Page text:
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Pure and Applied Undergraduate Texts
2010; 163 pp; hardcover
List Price: US$60
Member Price: US$48
Order Code: AMSTEXT/12
Complex Variables - Joseph L Taylor
Function Theory of One Complex Variable: Third Edition - Robert E Greene and Steven G Krantz
Complex Made Simple - David C Ullrich
Complex Function Theory: Second Edition - Donald Sarason
An Introduction to Complex Analysis and Geometry provides the reader with a deep appreciation of complex analysis and how this subject fits into mathematics. The book developed from courses given in the Campus Honors Program at the University of Illinois Urbana-Champaign. These courses aimed to share with students the way many mathematics and physics problems magically simplify when viewed from the perspective of complex analysis. The book begins at an elementary level but also contains advanced material.
The first four chapters provide an introduction to complex analysis with many elementary and unusual applications. Chapters 5 through 7 develop the Cauchy theory and include some striking applications to calculus. Chapter 8 glimpses several appealing topics, simultaneously unifying the book and opening the door to further study.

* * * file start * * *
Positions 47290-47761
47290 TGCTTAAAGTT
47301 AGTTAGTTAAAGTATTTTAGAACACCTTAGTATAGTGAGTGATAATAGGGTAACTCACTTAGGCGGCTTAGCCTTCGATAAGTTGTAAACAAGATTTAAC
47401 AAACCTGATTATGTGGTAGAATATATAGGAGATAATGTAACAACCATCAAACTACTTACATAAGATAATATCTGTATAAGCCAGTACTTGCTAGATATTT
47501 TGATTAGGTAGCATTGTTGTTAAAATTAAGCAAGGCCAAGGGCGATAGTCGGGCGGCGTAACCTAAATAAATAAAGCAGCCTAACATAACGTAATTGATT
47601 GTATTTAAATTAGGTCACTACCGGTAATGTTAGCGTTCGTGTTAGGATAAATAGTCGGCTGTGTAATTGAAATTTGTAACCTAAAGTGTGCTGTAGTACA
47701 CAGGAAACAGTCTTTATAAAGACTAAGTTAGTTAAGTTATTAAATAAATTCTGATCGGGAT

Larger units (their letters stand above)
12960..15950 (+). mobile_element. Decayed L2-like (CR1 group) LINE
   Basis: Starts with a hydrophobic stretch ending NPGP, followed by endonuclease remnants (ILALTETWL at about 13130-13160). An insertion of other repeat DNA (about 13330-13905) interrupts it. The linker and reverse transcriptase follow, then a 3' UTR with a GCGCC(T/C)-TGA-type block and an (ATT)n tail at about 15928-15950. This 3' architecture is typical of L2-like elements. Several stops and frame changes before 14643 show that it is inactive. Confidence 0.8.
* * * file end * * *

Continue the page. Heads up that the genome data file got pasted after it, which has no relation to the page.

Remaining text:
The 280 exercises range from simple computations to difficult problems. Their variety makes the book especially attractive.
A reader of the first four chapters will be able to apply complex numbers in many elementary contexts. A reader of the full book will know basic one complex variable theory and will have seen it integrated into mathematics as a whole. Research mathematicians will discover several novel perspectives.
Undergraduate students interested in complex analysis.
"The book provides the reader with a deep appreciation of complex analysis and how this subject fits into mathematics."
-- Mathematical Reviews
"The book under review provides a refreshing presentation of both classical and modern topics in and relating to complex analysis, which will be appreciated by mature undergraduates, budding graduate students, and even research mathematicians . . . The book's strengths lie in the characteristics which distinguish it from other undergraduate complex analysis texts. Throughout the book, numerous uncommon topics and rich examples tie complex analysis to farther areas of math, giving the reader a glimpse of the power of this intriguing subject . . . Overall, the text provides a mature view of basic concepts from complex analysis and also succeeds in giving a succinct introduction to the more sophisticated topics covered. It furthermore makes its collection of advanced and fascinating special topics accessible to the undergraduate."
-- Kealy Dias, Zentralblatt MATH
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